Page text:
Burial Rites, Hannah Kent

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Burial Rites is Hannah Kent’s debut novel, it was featured as one of the Waterstones Eleven titles last year and therefore has received great and varied attention in literary circles. As usual I was initially drawn-in by the cover design; the stark but beautiful contrast of the white dust jacket to the black-edged pages is startling and almost impossible to resist. Thankfully, I believe the content lives up to its packaging.

Burial Rites tells the true story of the last execution to take place in Iceland (1829), that of Agnes Magnusdottir, accused of the bloody murder of two men. It is told from multiple perspectives but mainly that of Agnes and the priest (Toti) who has been enlisted to guide and prepare Agnes for meeting her maker. The narrative is simplistic but rightly so. Kent’s research was of course extremely thorough and the truth of the events which (most likely) occurred, written into eloquent prose is all that was needed to create a novel with real punch. As with many of the most memorable persecutions in history, Agnes is not all that she is perceived as and I definitely enjoyed figuring out who she was for myself.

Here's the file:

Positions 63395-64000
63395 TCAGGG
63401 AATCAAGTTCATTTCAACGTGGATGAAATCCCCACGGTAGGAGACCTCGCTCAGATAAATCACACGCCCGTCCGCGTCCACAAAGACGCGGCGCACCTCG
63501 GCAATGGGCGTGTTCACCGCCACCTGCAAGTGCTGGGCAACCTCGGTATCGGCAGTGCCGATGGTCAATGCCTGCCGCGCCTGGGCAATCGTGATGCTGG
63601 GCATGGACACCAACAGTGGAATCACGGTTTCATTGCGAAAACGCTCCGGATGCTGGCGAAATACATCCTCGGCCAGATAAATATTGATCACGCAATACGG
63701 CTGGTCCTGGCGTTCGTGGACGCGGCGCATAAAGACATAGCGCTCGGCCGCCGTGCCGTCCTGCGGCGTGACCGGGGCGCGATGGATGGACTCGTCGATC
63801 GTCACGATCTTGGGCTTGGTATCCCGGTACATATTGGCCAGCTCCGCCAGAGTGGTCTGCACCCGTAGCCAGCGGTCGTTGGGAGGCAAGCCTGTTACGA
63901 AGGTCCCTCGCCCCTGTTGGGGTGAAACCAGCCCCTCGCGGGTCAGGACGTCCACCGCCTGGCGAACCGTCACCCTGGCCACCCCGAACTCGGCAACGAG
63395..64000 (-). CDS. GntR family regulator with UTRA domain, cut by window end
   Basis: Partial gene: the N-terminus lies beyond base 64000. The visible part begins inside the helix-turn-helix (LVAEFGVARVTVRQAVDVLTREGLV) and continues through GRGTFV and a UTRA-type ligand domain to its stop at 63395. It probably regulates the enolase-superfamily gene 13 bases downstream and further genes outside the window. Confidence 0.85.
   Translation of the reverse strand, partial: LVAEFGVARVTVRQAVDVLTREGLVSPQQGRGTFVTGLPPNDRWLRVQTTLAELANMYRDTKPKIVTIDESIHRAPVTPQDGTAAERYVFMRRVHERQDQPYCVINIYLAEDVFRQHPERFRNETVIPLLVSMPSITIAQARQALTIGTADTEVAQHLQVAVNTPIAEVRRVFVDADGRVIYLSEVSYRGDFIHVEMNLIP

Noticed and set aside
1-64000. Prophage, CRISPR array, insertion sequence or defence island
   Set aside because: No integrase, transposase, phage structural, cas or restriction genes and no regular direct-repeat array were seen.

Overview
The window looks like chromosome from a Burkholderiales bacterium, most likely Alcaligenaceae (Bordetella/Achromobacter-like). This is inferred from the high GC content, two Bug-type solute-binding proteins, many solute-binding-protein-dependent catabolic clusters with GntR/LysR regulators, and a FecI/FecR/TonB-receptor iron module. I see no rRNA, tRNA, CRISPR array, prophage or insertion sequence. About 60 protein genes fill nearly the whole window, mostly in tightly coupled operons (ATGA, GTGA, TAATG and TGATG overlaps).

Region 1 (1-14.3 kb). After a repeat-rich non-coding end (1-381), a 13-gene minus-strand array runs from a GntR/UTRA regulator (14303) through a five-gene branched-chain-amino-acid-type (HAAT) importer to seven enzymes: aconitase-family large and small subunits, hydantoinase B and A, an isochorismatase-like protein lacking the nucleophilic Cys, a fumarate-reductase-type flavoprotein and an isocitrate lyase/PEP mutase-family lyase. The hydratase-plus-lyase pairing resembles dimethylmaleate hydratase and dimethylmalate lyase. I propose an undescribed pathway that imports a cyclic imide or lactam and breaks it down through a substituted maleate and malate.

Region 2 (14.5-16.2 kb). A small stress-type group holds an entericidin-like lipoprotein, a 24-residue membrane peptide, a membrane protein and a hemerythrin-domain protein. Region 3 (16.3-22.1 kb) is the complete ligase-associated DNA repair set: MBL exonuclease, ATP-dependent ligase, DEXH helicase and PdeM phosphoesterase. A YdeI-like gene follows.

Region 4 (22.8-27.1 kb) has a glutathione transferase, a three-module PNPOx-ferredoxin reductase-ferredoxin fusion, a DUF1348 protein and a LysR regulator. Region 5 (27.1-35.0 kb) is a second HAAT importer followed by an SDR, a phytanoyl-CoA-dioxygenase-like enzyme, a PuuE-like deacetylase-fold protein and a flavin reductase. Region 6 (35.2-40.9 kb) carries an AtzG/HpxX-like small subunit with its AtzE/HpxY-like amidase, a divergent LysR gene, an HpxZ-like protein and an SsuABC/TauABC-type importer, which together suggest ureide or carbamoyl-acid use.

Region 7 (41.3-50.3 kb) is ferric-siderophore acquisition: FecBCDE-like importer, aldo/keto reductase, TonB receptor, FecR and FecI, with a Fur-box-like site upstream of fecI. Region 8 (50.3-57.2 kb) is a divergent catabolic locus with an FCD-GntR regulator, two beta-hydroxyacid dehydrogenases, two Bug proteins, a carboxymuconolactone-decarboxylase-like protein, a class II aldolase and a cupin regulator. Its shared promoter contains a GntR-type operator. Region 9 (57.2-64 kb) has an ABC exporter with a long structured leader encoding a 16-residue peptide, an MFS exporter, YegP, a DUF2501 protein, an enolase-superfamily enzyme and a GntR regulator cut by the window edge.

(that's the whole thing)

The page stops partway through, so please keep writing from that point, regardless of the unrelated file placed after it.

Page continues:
Although the narrative felt a little slow moving at times, switching between real-time, flash-backs and dreams keeps you on your toes as a reader. I very much enjoyed the frequent inserts of Icelandic myth and song, it was a great way to fully immerse in the culture which in turn gave me a better understanding of many aspects of the tale, from character motive to the intensity of the climate, I found it very atmospheric.

This is not a long, drawn out history lesson, nor is it fast-paced action. It is simply the story of a woman who lost her way and the people who must ease her along that sad and lonely path.

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